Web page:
How are we ruled?


OCA is managed by Project Steering Committees (PSCs), comprised of committers elected within a specific OCA project community to provide oversight for the project for the OCA and to decide the release strategy for the project. PSC members are expected to act as individuals, making decisions for the best interest of the project when acting on PSC or development lists.


Each project's PSC is independent and responsible for a given scope, generally a bunch of projects/repositories on github hosting various Odoo modules/Apps. An example is the banking maintainers, reponsible for a set of project/Github repositories, each of them hosting various modules/Apps.

PSCs are free to set community and technical direction for their project, and are directly responsible for overseeing releases and the healthy development of their communities.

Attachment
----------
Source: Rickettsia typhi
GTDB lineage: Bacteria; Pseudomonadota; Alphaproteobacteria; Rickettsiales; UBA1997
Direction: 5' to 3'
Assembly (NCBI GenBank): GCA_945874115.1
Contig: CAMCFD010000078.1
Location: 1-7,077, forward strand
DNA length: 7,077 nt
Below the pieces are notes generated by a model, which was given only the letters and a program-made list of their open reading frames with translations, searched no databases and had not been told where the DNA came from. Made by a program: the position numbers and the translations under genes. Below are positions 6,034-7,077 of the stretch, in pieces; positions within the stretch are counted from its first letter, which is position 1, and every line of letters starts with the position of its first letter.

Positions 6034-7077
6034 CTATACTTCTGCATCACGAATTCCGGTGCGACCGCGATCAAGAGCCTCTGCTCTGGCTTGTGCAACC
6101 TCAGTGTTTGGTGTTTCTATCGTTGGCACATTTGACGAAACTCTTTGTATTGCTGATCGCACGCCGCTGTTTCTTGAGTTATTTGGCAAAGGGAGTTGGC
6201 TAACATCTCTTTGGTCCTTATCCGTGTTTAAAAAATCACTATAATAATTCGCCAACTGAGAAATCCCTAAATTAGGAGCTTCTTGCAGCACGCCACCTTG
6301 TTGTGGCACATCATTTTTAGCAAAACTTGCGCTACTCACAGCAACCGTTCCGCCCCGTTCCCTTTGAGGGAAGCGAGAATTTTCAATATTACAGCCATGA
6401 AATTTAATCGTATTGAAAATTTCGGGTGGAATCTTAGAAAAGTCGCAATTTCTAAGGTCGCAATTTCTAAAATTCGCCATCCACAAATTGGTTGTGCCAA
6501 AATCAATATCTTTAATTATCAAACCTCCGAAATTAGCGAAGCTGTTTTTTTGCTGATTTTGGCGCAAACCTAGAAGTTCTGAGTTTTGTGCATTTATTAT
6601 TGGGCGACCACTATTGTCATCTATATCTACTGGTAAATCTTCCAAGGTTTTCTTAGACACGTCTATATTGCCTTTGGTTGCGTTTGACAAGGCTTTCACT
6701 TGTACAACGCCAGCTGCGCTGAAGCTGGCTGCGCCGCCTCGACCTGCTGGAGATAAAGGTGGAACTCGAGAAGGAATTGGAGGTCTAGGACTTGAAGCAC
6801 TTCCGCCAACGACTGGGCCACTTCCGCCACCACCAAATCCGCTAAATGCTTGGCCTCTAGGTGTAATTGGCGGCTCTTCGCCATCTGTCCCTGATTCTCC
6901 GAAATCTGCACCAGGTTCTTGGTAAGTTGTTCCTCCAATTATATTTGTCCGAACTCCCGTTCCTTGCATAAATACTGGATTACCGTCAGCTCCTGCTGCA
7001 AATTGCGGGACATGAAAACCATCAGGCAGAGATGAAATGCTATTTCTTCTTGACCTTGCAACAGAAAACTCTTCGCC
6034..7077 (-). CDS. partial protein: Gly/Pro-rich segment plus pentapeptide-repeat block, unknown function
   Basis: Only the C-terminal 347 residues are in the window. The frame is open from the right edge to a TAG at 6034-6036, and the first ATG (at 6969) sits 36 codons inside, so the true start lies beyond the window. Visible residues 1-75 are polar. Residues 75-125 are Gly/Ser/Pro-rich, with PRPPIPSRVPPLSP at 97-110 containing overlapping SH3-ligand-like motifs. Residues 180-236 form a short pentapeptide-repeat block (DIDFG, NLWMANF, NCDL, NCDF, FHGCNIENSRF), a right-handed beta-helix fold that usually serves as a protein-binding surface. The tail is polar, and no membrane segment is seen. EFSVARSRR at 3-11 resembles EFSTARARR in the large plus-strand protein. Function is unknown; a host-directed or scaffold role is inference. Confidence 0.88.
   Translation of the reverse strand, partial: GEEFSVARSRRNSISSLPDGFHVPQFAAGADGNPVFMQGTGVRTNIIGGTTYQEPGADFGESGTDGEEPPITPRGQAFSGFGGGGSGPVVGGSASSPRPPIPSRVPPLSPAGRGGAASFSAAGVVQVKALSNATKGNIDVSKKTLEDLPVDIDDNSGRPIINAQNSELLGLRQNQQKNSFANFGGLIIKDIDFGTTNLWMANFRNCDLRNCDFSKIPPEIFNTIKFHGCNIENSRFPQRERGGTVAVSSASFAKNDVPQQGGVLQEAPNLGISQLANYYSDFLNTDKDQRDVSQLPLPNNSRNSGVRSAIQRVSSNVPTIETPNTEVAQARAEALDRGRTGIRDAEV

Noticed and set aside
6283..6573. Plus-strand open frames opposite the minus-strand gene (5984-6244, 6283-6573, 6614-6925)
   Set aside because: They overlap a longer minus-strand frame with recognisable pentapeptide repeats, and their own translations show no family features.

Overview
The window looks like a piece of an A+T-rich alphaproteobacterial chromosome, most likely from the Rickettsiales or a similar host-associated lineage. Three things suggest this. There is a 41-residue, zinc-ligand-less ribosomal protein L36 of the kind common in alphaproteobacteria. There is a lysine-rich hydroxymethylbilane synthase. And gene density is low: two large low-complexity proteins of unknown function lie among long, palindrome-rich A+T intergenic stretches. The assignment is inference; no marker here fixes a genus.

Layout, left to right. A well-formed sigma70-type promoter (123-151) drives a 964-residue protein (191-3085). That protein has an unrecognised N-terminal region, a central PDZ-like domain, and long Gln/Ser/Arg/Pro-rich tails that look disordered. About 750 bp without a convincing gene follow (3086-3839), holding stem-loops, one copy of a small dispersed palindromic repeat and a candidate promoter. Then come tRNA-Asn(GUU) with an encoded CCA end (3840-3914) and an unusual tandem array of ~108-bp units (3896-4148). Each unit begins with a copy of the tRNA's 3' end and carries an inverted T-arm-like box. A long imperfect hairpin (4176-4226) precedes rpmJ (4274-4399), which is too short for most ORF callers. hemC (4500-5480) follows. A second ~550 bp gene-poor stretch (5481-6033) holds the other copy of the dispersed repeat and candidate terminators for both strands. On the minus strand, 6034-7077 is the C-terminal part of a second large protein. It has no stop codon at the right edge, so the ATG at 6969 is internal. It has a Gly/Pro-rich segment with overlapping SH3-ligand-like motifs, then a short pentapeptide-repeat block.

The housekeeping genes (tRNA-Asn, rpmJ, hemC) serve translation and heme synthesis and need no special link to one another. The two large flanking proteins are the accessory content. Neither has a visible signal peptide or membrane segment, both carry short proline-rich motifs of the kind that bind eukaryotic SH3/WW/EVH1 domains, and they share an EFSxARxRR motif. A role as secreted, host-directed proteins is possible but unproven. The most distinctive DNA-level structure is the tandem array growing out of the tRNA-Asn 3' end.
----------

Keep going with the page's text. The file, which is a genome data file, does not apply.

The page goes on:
PSCs are responsible for ensuring their project follows certain core requirements set by the board, like following Legal, conventions, and Infrastructure related requirements, along with ensuring their community operates within the basic outline of the OCA Way.


PSC members nominate new contributors to the project, and PSC members cast votes on electing PSC members to the project. PSC members also have binding votes on any project matters.


PSC members should always be subscribed to their project's public list, and to at least the contributors@ list to be aware of the other collaboration and contributions. Virtually all PSC communication should happen on the project’s public list.

Ensuring that PSC discussions about the future of the project are held on the public lists ensures that all of the community - including non-members - can follow the discussion and comment on issues. While only PSC members have binding votes on project matters, healthy PSCs certainly work with the larger community of their project.


Ensuring that PSC members are helping to mentor helpful new contributors to their projects helps to ensure a healthy and growing project community.